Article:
Etoile de Bessèges - Tour du Gard 2021

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With the European racing calendar coming to life amid a wave of race cancellations, the Etoile de Bessèges is the first European stage race of the 2021 season.

Starting on Wednesday February 3, the five-day race will welcome a stronger than usual start list, with 10 WorldTour teams lining up in Bellegarde, up from seven in 2020.

Names like Greg Van Avermaet (AG2R La Mondiale), Alberto Bettiol (EF Education -Nippo) Egan Bernal, Geraint Thomas (Ineos Grenadiers), Giacomo Nizzolo (Qhubeka Assos), Philippe Gilbert (Lotto Soudal), Pierre Latour (Total Direct Energie) and Vincenzo Nibali (Trek-Segafredo) will all be in action at the race. 2020 winner Benoît Cosnefroy will be missing though, as he recovers from a knee injury.

Last year, the Frenchman won the race thanks to a strong ride on the summit finish at Mont Bouquet, having finished second on the stage 1 uphill finish. He defended his lead on the final day time trial, holding off Bettiol for second overall. 

Ben O'Connor and Magnus Cort were among the other riders to taste success at the race, taking home stage wins.

Etoile de Besseges 2020 50st Edition 5th stage Ales Ales 107 km 09022020 Benoit Cosnefroy FRA AG2R La Mondiale Alexys Brunel FRA Groupama FDJ Alberto Bettiol ITA EF Pro Cycling photo Regis GarnierBettiniPhoto2020

(Image credit: Bettini Photo)

A potted history

After first being held in 1971, the Etoile de Bessèges was held as a one-day race for its first three years, switching to a five-day stage race in 1974. In 2004 it became part of the UCI European Tour, and remains one of the traditional European season openers.

Befitting the region's geography – the Gard department in southern France – the race consists of four largely flat stages and a short closing time trial which can be decisive for the GC battle.

Jérôme Coppel, Jo Planckaert and inaugural winner Jean-Luc Molineris hold the record for most wins at the race, though both men only have two victories.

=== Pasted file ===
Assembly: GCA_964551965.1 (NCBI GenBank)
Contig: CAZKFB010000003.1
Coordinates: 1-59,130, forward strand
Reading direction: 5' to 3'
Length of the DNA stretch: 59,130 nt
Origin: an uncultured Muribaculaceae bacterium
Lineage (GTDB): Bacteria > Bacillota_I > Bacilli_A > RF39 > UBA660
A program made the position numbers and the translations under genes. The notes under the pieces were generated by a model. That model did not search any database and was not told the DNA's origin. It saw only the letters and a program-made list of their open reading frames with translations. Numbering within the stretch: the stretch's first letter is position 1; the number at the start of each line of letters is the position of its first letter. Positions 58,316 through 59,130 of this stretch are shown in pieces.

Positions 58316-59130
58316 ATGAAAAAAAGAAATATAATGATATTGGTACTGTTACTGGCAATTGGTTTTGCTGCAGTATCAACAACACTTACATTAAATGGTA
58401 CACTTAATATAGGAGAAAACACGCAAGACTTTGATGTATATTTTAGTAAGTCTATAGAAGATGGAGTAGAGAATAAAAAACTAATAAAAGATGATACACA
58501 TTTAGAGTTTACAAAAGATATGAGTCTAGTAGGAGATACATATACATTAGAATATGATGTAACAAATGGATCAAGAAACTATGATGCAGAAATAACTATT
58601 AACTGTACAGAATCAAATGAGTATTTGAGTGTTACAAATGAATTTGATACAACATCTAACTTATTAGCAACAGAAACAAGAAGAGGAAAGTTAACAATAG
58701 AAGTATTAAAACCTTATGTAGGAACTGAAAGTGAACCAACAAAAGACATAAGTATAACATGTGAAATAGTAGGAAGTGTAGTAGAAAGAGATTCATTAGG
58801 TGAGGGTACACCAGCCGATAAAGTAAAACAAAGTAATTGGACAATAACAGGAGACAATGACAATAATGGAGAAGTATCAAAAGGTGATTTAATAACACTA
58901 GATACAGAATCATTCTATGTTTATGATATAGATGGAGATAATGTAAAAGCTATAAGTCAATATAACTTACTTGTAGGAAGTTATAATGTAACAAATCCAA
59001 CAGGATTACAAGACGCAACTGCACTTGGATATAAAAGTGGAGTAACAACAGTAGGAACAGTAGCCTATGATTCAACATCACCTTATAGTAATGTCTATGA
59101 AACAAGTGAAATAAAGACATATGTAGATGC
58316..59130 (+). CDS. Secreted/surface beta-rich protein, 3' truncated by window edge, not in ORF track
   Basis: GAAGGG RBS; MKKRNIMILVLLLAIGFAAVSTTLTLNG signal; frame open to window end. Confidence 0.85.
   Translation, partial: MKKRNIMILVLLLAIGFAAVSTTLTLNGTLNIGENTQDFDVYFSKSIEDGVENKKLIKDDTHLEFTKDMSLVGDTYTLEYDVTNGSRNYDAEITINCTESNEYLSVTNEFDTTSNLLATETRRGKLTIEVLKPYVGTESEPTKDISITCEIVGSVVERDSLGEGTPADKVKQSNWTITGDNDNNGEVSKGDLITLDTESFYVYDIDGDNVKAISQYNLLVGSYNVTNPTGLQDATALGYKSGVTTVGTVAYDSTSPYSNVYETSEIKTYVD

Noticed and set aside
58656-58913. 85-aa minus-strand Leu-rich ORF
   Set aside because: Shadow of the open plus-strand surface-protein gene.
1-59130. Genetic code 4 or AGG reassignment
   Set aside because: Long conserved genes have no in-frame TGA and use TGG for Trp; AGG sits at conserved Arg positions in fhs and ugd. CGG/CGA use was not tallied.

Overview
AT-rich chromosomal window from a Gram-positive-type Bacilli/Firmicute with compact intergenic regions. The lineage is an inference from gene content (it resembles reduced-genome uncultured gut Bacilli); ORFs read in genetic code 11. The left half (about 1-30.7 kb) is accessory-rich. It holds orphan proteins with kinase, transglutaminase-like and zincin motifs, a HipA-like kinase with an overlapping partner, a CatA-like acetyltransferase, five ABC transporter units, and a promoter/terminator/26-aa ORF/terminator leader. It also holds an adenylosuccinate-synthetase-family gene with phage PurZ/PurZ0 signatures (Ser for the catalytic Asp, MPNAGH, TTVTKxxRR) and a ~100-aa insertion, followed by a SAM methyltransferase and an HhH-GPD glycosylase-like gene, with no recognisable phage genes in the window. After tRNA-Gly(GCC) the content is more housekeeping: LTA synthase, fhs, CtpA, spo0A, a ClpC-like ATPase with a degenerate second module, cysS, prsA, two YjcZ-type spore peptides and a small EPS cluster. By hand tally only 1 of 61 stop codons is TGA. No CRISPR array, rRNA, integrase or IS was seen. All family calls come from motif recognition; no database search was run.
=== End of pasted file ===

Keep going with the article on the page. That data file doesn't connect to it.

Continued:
Oddly enough in this age of globalised sport, the race has trended more towards home winners in the past decade. 

French riders, including reigning champion Cosnefroy, have won eight of the past 10 editions, with 10 of the previous 35 going to Frenchmen. Tobias Ludvigsson and Bob Jungels were the two most recent foreign winners in 2014 and 2015.

Riders to watch

This year, there is no summit finish on the route, so the likes of Bernal, Nibali, and the Italian's teammate Bauke Mollema don't have one big stage on which to despatch the rest of the peloton.

Stages 1 and 4 offer uphill finishes – measuring in at around a kilometre at six per cent – though, while the stage 5 time trial will provide another opportunity for time gains.

Classics men Greg Van Avermaet and Oliver Naesen make their season debuts for AG2R La Mondiale, while Michał Kwiatkowski and Filippo Ganna head up the strong Ineos Grenadiers team. Lotto Soudal pairing John Degenkolb and Philippe Gilbert will be ones to watch, as will Tim Wellens.

Ex-world champion Mads Pedersen joins Nibali and Mollema on the Trek-Segafredo squad, while Rigoberto Urán and MIchael Valgren line up with Bettiol at EF Education -Nippo. Felix Großschartner and Lennard Kämna lead Bora-Hansgrohe.

Meanwhile, there are a couple of sprint opportunities, too, coming on stages 2 and 3. Look out for Pascal Ackermann (Bora-Hansgrohe), Edvald Boasson Hagen (Total Direct Energie), Nacer Bouhanni (Arkéa-Samsic), Christophe Laporte (Cofidis), Giacomo Nizzolo (Qhubeka Assos), Bryan Coquard (B&B Hotels p/b KTM) and Rudy Barbier (Israel Start-Up Nation) on those stages.

Cyclingnews will have full coverage of the Etoile de Bessèges, with full stage reports, news and interviews.

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